Common Side Effects of Beta Blockers

Filed Under: Heart Health

Low-dose beta blockers are effective in treatment for atrial fibrillation and lowering blood pressure levels. They also help prevent damage to the heart when oxygen flow is reduced. 

Common Side Effects of Beta Blockers Research shows that taking beta blockers following a heart attack protects against arrhythmias that can develop as a result of scar tissue in the heart muscle, and thus reduces risk of subsequent cardiac events and sudden cardiac death.

Most Commonly Prescribed Beta Blockers

  • Inderal (propranolol hydrochloride)
  • Lopressor (metroprolol tartrate)
  • Toprol (metoprolol)
  • Tenormin (atenolol)
  • Corgard (nadolol)

Side Effects of Beta Blockers

  • Erectile dysfunction
  • Sleep disturbances
  • Fatigue
  • Dizziness
  • Depression
  • Flu-like symptoms

An additional side effect of beta blockers is depleted CoQ10, and should not be used by patients with asthma or active lung disease because they can lead to broncospasm.

However, you should never stop beta blockers on your own or abruptly. Sudden discontinuation of these drugs can precipitate angina and cause a heart attack.  It can also seriously threaten your blood pressure levels.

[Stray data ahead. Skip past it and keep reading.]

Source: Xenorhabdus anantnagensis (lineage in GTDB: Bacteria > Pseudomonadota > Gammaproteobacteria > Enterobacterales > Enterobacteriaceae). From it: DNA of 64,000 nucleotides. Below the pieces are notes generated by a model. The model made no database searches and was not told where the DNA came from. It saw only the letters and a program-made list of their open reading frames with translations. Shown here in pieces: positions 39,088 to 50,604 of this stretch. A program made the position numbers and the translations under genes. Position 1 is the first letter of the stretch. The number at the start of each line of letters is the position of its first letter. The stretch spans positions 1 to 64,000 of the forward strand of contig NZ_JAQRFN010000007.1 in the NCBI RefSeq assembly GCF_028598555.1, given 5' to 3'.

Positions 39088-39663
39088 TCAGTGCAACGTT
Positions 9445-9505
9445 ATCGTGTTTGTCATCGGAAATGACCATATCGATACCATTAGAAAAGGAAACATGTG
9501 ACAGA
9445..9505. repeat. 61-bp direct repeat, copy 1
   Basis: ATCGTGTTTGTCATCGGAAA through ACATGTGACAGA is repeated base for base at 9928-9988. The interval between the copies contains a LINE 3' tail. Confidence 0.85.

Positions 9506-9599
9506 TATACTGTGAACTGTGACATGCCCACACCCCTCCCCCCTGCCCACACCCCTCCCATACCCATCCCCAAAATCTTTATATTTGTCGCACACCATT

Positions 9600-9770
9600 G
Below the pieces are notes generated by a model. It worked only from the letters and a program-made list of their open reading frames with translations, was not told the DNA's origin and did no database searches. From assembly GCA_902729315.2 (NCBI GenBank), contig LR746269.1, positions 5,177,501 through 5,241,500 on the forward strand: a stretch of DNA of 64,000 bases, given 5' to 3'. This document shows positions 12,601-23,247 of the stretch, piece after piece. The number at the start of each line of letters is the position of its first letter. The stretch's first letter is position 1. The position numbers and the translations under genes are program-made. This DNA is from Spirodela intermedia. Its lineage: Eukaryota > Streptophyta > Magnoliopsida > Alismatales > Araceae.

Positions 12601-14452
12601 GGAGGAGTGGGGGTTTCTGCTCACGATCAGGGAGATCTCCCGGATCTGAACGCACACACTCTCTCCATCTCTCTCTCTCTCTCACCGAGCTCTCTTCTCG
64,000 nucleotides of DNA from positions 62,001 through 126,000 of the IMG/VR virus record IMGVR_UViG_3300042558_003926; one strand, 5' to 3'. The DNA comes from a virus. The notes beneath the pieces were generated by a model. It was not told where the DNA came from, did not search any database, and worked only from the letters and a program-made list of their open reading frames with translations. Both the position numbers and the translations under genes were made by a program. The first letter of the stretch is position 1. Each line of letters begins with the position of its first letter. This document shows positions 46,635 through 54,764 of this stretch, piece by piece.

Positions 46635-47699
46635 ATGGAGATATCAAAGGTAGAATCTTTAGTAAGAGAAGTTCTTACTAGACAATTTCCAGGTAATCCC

In fact, beta blockers are one medication that you probably shouldn’t ditch for a natural alternative. Results from a study of 3,737 patients published several years ago showed that the mortality rate for those on beta blockers was 43 percent lower, and there was a 22 percent reduction in the need for re-hospitalization after a heart attack. However, I do recommend that you counter the depletion of CoQ10 by taking 100–200 mg of hydrosoluble CoQ10 daily.

For more information on treatments for heart attack and other cardiovascular problems, visit

DISCLAIMER: The content of is offered on an informational basis only, and is not intended to be a substitute for professional medical advice, diagnosis, or treatment. Always seek the guidance of a qualified health provider before making any adjustment to a medication or treatment you are currently using, and/or starting any new medication or treatment. All recommendations are "generally informational" and not specifically applicable to any individual's medical problems, concerns and/or needs.

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